• People who want to use a larger, heavier bike, such as a fatbike, but don’t like how difficult it is to gain momentum

    Who Shouldn't Use a E-Bike?

    In theory, electric bikes are suitable for all levels of riders. However, depending on your unique cycling goals, they are not the best fit for everyone.

    Electric bikes are not suitable for cyclists who are competitive riders and are solely looking to increase fitness. This is because the electric feature of the bike doesn’t allow for as thorough of a leg workout.

    Similarly, an avid traveller who is interested in transporting their bike often isn’t an optimal match. This is because electric bikes are usually much heavier than manual ones, and are more of a hassle to drag around. 

    Cyclists who enjoy bikepacking / bicycle touring over long distances may find e-bikes to be inconvenient. If the battery dies whilst you’re in the wilderness, you’ll be left with an awkwardly heavy bike to ride home.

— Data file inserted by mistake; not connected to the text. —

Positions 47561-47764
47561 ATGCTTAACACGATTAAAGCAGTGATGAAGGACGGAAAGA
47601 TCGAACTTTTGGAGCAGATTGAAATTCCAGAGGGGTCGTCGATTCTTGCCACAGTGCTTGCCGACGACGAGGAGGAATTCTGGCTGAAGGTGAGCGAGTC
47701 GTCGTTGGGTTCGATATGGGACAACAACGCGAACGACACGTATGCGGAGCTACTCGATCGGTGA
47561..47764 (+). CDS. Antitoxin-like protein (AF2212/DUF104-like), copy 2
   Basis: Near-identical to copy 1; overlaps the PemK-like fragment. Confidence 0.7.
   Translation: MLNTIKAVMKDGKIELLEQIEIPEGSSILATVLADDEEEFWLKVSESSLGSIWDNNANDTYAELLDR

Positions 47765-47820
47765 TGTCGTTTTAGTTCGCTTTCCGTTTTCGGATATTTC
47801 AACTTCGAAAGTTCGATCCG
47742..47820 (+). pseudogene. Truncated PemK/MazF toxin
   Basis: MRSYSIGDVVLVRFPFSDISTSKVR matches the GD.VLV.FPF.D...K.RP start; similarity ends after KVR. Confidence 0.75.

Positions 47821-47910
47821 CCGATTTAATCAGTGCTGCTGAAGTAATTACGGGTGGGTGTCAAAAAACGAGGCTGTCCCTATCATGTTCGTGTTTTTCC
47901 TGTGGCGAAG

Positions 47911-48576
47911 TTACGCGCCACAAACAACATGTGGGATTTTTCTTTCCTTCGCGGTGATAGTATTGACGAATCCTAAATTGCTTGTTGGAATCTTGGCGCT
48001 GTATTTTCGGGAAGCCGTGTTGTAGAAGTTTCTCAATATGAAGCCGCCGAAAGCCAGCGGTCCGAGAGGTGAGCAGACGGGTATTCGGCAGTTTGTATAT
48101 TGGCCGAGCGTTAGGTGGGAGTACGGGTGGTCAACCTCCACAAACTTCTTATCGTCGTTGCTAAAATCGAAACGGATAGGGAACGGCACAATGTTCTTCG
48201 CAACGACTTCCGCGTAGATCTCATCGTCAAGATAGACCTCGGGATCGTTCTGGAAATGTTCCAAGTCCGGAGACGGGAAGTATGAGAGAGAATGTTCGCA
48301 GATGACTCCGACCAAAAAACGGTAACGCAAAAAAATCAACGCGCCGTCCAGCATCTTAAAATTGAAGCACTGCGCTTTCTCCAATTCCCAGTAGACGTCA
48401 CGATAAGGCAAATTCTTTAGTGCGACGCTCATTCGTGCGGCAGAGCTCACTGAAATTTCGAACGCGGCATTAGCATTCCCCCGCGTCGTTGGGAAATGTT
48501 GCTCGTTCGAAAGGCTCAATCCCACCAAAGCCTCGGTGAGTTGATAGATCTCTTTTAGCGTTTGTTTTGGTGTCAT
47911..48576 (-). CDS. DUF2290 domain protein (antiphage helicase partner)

What Competitions/Events are E-Bikes Used In?

    Overall, electric bikes are relatively new to the competitive cycling world. Although electric bikes have not been used in any Olympic sports yet, they have actually been used by Olympic staff members.

    In the Rio 2016 Olympic games, an electric bike was used to assist with an event for the first time, in the keirin cycling event.

    The electric bike was used as a derny, or a vehicle used as a pacer to bring competitors to the ideal racing speed. 

    Outside of the Olympics, 2019 saw the UCI’s first-ever eMTB World Championships which took place in Mont-Saint-Anne, Quebec.

    The World E-Bike Series (or WES) held the first-ever e-MTB Cross Country World Cup.